The Planning Institute of Jamaica (PIOJ) is optimistic that the economy will return to positive growth in the last quarter of the fiscal year, despite a decline in earlier quarters.
“We are forecasting a return to Gross Domestic Product (GDP) growth by the January/March quarter of 2011,” said Director General of the PIOJ, Dr. Gladstone Hutchinson.
He was addressing a press conference on Monday, November 22 at the Institute in Kingston, where he reported that the economy had contacted by 0.5 per cent for the July to September quarter.
Acting Director of the Economic Planning and Research Division (EPRD) at the Planning Institute of Jamaica (PIOJ), James Stewart (right) consults with Economist in the Division, Jodian Aris (centre), and Programme Manager for the Planning Development Unit, Richard Lumsden, moments before the start of the quarterly press briefing on Monday November 22 at the PIOJ in Kingston.
He noted however that this performance “represents a slowing in the pace of decline in the economy, which contracted by 1.5 per cent in the first half of 2010.”
While there were areas of growth in the goods-producing industry, with mining and quarrying increasing by a whopping 31.1 per cent, and agriculture, forestry and fishing by 6.0 per cent, the gains were eroded by declines in electricity and water supply of 6.3 per cent; finance and insurance, 2.8 per cent; and transport, storage and communication, 2.5 per cent.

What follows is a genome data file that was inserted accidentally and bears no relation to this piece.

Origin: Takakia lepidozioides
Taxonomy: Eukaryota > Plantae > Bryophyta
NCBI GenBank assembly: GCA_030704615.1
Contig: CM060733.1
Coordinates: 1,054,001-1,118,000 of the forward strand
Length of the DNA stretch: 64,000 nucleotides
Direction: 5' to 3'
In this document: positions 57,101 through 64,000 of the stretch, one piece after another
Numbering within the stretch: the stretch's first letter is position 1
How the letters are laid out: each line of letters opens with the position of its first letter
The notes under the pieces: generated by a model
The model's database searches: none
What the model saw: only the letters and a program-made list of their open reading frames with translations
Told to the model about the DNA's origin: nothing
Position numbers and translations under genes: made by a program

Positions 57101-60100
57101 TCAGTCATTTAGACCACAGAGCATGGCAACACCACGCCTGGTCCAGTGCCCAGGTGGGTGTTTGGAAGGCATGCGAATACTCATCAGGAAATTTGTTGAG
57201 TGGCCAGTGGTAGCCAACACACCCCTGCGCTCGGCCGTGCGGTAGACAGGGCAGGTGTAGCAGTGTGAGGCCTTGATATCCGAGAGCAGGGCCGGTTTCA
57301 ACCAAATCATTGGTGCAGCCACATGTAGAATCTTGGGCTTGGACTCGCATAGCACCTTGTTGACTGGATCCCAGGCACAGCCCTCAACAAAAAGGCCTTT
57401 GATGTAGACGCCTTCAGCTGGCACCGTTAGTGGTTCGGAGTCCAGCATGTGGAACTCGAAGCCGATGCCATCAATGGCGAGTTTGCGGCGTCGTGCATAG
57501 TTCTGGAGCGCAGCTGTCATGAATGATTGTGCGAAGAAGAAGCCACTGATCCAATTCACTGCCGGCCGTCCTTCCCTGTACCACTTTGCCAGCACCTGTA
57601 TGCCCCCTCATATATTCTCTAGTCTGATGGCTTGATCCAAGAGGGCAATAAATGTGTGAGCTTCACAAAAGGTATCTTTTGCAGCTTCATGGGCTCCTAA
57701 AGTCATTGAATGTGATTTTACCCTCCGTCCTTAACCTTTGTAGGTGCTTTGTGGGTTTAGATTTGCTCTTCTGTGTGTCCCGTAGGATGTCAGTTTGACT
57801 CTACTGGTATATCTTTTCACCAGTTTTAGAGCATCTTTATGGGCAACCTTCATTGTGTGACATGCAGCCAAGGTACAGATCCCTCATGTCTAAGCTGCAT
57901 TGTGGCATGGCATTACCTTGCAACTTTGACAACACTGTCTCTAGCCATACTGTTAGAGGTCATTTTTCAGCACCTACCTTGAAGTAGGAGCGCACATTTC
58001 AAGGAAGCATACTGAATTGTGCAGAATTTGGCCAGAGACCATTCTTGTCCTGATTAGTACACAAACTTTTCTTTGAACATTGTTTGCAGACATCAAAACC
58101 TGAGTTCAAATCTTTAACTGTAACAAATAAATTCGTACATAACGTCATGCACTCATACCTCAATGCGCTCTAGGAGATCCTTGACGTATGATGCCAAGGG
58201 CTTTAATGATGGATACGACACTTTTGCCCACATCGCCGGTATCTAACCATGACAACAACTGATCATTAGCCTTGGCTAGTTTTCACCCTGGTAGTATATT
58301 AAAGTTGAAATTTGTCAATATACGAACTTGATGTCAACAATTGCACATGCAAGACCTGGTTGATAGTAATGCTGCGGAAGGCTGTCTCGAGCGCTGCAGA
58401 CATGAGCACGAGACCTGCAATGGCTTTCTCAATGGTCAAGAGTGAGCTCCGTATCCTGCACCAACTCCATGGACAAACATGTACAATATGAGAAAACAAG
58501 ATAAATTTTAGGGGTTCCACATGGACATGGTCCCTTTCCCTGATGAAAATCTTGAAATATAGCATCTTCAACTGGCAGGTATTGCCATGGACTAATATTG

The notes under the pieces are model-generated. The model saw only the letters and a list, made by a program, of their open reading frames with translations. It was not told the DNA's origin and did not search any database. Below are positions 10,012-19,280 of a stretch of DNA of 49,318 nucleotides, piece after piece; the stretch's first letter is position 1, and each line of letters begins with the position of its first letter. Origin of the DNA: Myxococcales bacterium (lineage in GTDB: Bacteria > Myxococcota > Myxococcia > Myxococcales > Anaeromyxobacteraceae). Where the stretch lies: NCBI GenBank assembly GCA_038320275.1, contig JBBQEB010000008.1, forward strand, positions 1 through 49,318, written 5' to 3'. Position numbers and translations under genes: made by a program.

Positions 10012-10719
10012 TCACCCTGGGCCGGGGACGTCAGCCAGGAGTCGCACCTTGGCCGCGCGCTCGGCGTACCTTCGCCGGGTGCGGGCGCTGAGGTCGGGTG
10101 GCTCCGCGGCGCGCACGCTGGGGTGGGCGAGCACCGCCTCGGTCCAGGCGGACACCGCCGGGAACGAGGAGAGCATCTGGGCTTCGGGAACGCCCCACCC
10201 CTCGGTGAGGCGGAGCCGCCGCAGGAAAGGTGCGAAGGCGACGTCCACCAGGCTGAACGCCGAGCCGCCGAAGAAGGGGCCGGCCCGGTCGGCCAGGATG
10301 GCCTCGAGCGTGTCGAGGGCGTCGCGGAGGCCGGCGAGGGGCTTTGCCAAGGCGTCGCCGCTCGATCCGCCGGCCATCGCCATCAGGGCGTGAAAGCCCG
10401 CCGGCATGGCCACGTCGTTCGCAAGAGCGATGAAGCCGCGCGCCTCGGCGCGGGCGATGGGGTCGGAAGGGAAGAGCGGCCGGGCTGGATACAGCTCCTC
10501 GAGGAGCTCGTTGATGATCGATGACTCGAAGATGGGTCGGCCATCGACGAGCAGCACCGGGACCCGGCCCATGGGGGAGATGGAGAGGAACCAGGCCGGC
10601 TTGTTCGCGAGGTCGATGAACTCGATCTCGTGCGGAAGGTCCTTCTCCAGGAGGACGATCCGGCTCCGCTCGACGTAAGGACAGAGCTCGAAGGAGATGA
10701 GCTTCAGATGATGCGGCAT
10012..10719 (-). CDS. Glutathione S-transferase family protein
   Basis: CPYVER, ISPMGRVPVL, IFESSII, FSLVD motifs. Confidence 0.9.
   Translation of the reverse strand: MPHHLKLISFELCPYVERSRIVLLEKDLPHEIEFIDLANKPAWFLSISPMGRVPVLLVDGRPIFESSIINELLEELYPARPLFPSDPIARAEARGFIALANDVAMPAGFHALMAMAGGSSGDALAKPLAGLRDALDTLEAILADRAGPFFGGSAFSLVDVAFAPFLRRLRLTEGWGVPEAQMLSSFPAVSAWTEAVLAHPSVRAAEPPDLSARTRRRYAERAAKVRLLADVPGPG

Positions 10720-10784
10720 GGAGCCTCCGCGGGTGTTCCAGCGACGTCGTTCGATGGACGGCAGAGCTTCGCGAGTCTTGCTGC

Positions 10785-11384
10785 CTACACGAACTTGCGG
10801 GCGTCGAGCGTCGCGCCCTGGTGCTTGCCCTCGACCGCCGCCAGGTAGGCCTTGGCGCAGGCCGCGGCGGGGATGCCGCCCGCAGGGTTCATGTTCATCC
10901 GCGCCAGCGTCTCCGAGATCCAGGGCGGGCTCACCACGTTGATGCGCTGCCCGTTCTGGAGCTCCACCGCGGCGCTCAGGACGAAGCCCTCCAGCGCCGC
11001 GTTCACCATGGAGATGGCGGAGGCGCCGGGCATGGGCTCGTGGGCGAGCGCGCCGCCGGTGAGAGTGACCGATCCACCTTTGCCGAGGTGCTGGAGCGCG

There were also declines of 3.6 per cent and 1.0 per cent in the manufacturing and construction industries, respectively.
Dr. Hutchinson attributed the falloff to the unrest in West Kingston, the adverse effects of Tropical Storm Nicole and the overall reduction in the services industries. Except for hotel and restaurant, which grew by 2.2 per cent, all other sectors within the service industry declined.
Director General, Planning Institute of Jamaica (PIOJ), Dr. Gladstone Hutchinson (centre) examines his notes with Programme Manager for the Planning Development Unit, Richard Lumsden (right), and Acting Director of the Economic Planning and Research Division, James Stewart, before the start of the quarterly press briefing on Monday November 22 at the PIOJ in Kingston.
The PIOJ noted also that the country’s economic performance continued to be affected by the lagged effects of the global recession.
The Director General informed however that throughout the period of downturn in the global economy the agriculture and tourism sectors continued to perform credibly. “Enterprises in these sectors have been engaged in retooling and generally adapting productive productivity enhancing measures, the result of which was that even within the worst recession of over four decades, these sectors remained competitive and grew,” he said.
In contrast, Dr. Hutchinson said the PIOJ has determined that the constraints to growth are primarily on the production and productivity sides, and these must be addressed if the economy is to achieve sustainably higher and job recreating rates of economic growth, when the world economy recovers from its contraction.
Turning to the other macro-economic highlights of the July to September 2010 quarter, Dr. Hutchinson informed that inflation was 1.3 per cent, with the inflationary pressures emanating primarily from increased prices in the categories of food and non-alcoholic beverages, which went up 2.0 per cent, and miscellaneous goods and services, up by 1.9 per cent.
There was a fiscal deficit of $33.7 billion during the review quarter; $0.6 billion higher than budgeted. Dr. Hutchinson said the deficit was due to revenue being $6.4 billion lower than programmed and expenditure, $5.8 billion lower than budgeted.
The exchange rate at the end of September 2010 was $86.25 per US$1.00, representing a nominal depreciation of 0.3 per cent and a real appreciation of 0.8 per cent.